• Thanks for the compliment! I must attribute that sharpness to reading folks like you, which is a selfish reason I don’t want you to leave. I’ve been around the block a few times on the internet (been arguing on it for over 15 years now, and have spent over 10,000 hours doing so), so I know the pattern of snark, meanness, butthurtness, metadiscussion, etc. The best technique seems to be able to dial the snark up and down virtually instantaneously, to draw attention to important points when they would otherwise be ignored. Some day I will take a rhetoric class…

          As to creating a blog, I have one with two posts, but I’m really waiting to build my own blog software until:

          LB: If and when I build a commenting system vastly better than Disqus, which is designed to greatly aid truth-seeking. I want to make it easy to click a quotation to jump to where it was said, see a “heat map” of a comment (or blog post) to see which parts are being discussed and where, etc. I’ve actually done some of this already. I want to make it super-easy to cite facts, studies, books, papers, etc. in an orderly way, so it is easy to ask, “Who said stuff about that study and where?”

          Ideally, and I know this would be hard, I want to attract top-tier scholars and researches for the occasional post/comment, both to promote their work to a larger audience and to simply raise the level of discourse in the world. Instead of moderating away bad comments, I intend to build a system where the best ones get promoted by one or more “schools of thought”, which are allowed to organically assemble and grow. Unlike, say Slashdot with its global karma score, this will be based on a trust network which models how humans actually interact: by trusting word-of-mouth, with some people being more reliable than others, even depending on the particular subject area.

          One feature I’m really looking forward to is making it easy to highlight sections of a comment—or blog post—with an “Evidence?” request. That would make it easy to skim over text walls with such requests that have gone unanswered for a sufficient amount of time. The same can go for “Which scholars agree with you?”, and stuff like that. A recent example of this with you was how to ground natural rights—IIRC, the folks simply ignored that. Well, that would become a kind of “tag”, to make it easy to skip over the people who couldn’t/wouldn’t rise to that challenge. Of course there are going to be disagreements about sufficient evidence, whether the scholar actually agrees, etc. But even making it to that point would be a major step forward!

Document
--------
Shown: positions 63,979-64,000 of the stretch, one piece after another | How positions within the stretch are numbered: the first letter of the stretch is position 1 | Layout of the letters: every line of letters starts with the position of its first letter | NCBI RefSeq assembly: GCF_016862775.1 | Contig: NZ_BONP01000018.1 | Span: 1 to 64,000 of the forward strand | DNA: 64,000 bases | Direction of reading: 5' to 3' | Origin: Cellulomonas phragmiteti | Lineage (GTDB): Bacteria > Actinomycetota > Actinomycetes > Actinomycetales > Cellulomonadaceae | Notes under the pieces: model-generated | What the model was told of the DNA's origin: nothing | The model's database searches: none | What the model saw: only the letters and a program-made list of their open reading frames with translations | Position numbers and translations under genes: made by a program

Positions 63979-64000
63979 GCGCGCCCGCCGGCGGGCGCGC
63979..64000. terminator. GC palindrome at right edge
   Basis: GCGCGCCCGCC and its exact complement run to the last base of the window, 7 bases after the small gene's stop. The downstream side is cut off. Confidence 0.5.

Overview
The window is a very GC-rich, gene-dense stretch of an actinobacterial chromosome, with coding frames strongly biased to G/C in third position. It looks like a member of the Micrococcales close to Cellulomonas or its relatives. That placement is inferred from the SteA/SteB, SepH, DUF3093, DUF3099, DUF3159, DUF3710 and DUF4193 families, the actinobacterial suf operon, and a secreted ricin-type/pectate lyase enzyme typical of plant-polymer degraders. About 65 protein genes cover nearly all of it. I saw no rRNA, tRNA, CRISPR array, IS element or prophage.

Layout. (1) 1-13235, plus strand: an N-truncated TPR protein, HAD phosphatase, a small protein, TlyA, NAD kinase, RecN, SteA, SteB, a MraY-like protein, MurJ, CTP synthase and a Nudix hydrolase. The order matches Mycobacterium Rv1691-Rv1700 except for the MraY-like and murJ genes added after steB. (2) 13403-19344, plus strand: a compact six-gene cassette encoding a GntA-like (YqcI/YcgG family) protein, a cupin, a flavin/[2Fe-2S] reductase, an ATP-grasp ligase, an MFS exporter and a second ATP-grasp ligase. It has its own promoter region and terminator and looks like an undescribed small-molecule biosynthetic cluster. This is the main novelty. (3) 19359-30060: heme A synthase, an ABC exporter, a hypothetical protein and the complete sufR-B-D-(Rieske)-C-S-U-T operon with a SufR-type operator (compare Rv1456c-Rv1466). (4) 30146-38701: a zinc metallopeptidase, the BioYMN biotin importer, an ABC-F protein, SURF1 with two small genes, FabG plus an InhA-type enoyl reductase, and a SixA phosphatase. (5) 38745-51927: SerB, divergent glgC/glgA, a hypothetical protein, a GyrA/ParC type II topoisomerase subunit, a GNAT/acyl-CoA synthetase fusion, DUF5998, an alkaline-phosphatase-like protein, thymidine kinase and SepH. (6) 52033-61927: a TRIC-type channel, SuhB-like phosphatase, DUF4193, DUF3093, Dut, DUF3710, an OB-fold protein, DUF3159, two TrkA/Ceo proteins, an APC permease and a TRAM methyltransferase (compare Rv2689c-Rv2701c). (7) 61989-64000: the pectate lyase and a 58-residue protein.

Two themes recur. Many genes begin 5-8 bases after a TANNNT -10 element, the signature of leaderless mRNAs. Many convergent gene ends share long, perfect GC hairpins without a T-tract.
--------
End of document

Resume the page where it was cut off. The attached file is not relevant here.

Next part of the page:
Ahh, my dreams. I even plan on being able to embed data (e.g. unemployment data) in comments and posts, in a way that you can then ask, “Who else has embedded/talked about this? Did they talk about a subset/superset of the time period used here?” After all, [I claim] it’s all about this two-layered dynamic, of “facts and interpretations”, which actually nests/recurses (facts themselves are interpreted), but not indefinitely: things ultimately terminate in an unarticulated background, and there are tests whereby two people can show to each other than their unarticulated backgrounds match sufficiently well for some purpose. When that happens, they “agree on the facts”. Conflict helps us “draw things out” of the unarticulated background; I take MacIntyre to claim as much in After Virtue and Whose Justice? Which Rationality? via ‘tradition’ and ‘conflict’, although not with the term “unarticulated background”.

          As you can perhaps see, I’ve been thinking about the above for a while. As best I can see, it is the only option to actually dive deeply into issues and make real progress, without becoming a full-time scholar or at least zoom in really narrowly on some small topic as a hobby. I don’t want to be so narrow: I think many of the problems in our world is due to the fragmentation of expertise and understanding. It is easy to manipulate such fragmentation.